I was pleased and inspired when I read the posts some of my co-bloggers wrote on Thanksgiving. I’ve decided to contribute my own version.
In the room where I sit as I write this, there are indications of my Mormon identity all around me. Without moving, I can see a triple combination, a container of consecrated oil, and a card on which the temple schedule is printed. As I think back over my life in the church, I am grateful for experiences which have helped me feel at home in Mormonism. Here are some memories and experiences that are especially meaningful:
- It is early on a Saturday morning. I’m at the stake welfare farm along with a few hundred other people and we are there for the string bean harvest. I am assigned three rows, and the three rows next to me are assigned to a woman who has brought her infant with her in a carrier covered with a blanket. For several hours we crawl down the rows on our hands and knees, picking beans. Sister X pushes her child’s carrier down the rows and cheerfully does her part. I’m grateful for her example.
- I am standing in line at the checkout counter of the grocery store with a man in my ward. The woman in front of us is juggling her groceries and three children, including an infant in her arms. She is flustered and embarrassed because she is a few dollars short and fumbles in her purse, frantically searching for coins. My friend surreptitiously draws a twenty dollar bill from his pocket, touches her shoulder, and says: “I think this fell out of your purse.” I’m grateful for a church which produces people like this.
- I’m in the baptism part of the temple and see a family arrive to perform ordinances. The family includes a teenage daughter who is blind and both physically and mentally handicapped. I watch as her father helps her out of her wheelchair and descends with her into the water of the font borne by twelve oxen. She is nervous and clings to her dad. He pronounces the words of the ordinance and then lowers her into the water. She emerges, beaming and filled with light. The family gathers around her at the top of the steps and hugs her. I tear up as I get a tiny glimpse of what Joseph Smith might have meant when he spoke of eternal bonds. I am grateful for an economy which values this young woman’s contribution and for a faith which anticipates a time when her body and spirit will be perfected and she will be together with those for whom she has served as proxy.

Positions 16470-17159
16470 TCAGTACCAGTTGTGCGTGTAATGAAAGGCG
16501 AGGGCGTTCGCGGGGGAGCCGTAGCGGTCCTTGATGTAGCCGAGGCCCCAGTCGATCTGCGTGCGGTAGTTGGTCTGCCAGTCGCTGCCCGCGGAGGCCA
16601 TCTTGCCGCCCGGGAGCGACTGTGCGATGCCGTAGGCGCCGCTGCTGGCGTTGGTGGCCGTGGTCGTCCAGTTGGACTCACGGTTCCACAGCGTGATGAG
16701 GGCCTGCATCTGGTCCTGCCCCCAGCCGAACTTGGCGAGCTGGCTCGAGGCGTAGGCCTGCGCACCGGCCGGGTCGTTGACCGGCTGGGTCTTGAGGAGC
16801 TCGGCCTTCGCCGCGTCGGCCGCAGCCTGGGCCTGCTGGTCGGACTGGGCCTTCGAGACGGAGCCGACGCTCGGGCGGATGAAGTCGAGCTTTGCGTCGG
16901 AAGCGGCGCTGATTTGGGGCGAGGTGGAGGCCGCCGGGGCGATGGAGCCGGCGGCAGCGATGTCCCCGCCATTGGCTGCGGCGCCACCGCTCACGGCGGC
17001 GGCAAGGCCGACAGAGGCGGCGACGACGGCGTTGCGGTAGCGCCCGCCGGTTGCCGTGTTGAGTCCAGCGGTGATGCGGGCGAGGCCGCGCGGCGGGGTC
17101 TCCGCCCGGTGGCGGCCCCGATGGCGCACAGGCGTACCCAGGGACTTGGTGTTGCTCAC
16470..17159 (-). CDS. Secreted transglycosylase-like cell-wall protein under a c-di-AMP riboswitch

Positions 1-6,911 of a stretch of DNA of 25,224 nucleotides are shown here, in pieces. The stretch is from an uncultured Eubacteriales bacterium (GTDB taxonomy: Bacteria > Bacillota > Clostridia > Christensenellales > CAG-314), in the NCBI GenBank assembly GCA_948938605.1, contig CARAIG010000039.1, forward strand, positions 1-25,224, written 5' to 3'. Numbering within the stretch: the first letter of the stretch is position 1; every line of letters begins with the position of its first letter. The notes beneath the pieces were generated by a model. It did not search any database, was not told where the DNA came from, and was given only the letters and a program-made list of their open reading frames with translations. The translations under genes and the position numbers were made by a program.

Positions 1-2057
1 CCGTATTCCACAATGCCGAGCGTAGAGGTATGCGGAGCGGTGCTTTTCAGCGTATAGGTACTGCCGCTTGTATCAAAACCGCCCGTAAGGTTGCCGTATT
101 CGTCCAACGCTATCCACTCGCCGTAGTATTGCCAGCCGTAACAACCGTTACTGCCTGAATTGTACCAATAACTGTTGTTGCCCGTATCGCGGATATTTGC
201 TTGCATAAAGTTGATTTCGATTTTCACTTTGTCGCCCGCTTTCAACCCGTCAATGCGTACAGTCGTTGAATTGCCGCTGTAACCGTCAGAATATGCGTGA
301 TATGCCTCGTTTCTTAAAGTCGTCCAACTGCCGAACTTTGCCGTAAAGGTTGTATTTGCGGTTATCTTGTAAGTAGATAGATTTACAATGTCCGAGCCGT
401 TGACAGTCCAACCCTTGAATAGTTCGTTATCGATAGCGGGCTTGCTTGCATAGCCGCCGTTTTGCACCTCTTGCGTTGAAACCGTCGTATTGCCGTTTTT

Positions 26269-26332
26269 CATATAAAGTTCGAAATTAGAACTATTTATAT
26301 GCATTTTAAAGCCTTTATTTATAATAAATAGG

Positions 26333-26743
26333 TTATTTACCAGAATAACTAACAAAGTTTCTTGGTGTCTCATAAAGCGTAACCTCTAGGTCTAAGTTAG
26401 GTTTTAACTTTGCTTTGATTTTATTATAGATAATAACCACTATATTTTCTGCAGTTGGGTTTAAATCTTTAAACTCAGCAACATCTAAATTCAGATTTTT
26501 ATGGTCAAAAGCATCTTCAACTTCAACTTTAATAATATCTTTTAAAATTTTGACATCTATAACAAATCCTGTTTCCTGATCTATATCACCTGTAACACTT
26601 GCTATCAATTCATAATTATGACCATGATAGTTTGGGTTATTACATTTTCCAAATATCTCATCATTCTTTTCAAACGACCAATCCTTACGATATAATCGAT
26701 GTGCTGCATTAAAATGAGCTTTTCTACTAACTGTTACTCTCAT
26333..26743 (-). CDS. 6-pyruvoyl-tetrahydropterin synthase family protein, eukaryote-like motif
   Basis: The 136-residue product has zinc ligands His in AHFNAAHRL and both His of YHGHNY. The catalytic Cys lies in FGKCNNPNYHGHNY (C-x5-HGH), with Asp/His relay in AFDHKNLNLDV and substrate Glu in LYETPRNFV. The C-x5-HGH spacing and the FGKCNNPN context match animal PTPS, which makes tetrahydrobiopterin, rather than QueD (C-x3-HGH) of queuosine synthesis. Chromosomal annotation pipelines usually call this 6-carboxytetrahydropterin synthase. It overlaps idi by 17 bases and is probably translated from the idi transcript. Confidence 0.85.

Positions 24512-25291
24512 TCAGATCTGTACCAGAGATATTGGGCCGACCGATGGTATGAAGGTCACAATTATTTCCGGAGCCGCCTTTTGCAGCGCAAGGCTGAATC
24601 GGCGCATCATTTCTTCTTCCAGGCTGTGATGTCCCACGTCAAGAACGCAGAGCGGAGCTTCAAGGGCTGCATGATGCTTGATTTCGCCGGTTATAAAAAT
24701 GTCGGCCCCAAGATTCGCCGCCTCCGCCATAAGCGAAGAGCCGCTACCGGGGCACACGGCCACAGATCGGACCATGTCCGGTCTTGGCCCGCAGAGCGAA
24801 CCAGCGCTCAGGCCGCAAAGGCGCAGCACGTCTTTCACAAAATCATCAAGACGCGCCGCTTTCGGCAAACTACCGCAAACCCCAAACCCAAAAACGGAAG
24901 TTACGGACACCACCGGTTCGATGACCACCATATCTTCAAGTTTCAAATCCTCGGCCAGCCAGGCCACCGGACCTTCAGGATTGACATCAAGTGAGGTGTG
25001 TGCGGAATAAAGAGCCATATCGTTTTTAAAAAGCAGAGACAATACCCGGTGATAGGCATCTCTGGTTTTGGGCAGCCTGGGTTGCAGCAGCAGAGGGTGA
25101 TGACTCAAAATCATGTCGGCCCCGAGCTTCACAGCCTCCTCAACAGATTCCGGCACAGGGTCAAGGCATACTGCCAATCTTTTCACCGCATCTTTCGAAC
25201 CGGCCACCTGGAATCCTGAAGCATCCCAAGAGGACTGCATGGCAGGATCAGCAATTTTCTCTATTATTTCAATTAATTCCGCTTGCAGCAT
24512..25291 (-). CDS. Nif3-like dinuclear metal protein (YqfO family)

- I am literally stopped in my tracks as I look at the football field of the high school located in Poplarville, Mississippi. It is covered with domed camping tents, there must be hundreds of them. Their shape reminds me of Deseret, the honeybee. The tents are the temporary housing of about a thousand men from priesthood quorums all over the South. They have come to assist with the cleanup projects in the wake of hurricane Katrina. I am filled with gratitude for them. Joseph Smith prayed that the restored church would emerge from obscurity, “clear as the sun, fair as the moon, and terrible as an army with banners.” Even more terrible than an army with banners is an army with chainsaws. These guys make the army of Helaman look like a sandlot team.
- I’m grateful for the glorious chaotic mess of Saturday morning moving projects and that there are people who will allow us to serve them by packing their box springs and barrels of wheat and toys in a truck. As we say good-bye to a family we have known for a year or a decade, I’m grateful that another group of latter-day saints is waiting for them at the other end of the road.
- I’m grateful for restoration scriptures which complement our understanding of our Savior. I’m grateful that his first words to the Nephites were an admonition about contention and that He reminds the early saints and us that we must be unified. I’m grateful for the chilling reminder that we mustn’t “grind the faces of the poor”.
- I’m grateful for home teachers and home teaching. I’m grateful that there is someone who trusts me enough to call at 4:00 o’clock on a snowy morning to request help in jump starting a car. I’m grateful for a faith which emphasizes learning by doing, and that this principle applies to bishops and primary teachers and mission presidents and prophets and me. I’m grateful for the principle of repentance and only wish I didn’t have to use it so much. I’m especially grateful for the grace and salvation Christ offers us.
Happy Christmas, Everyone.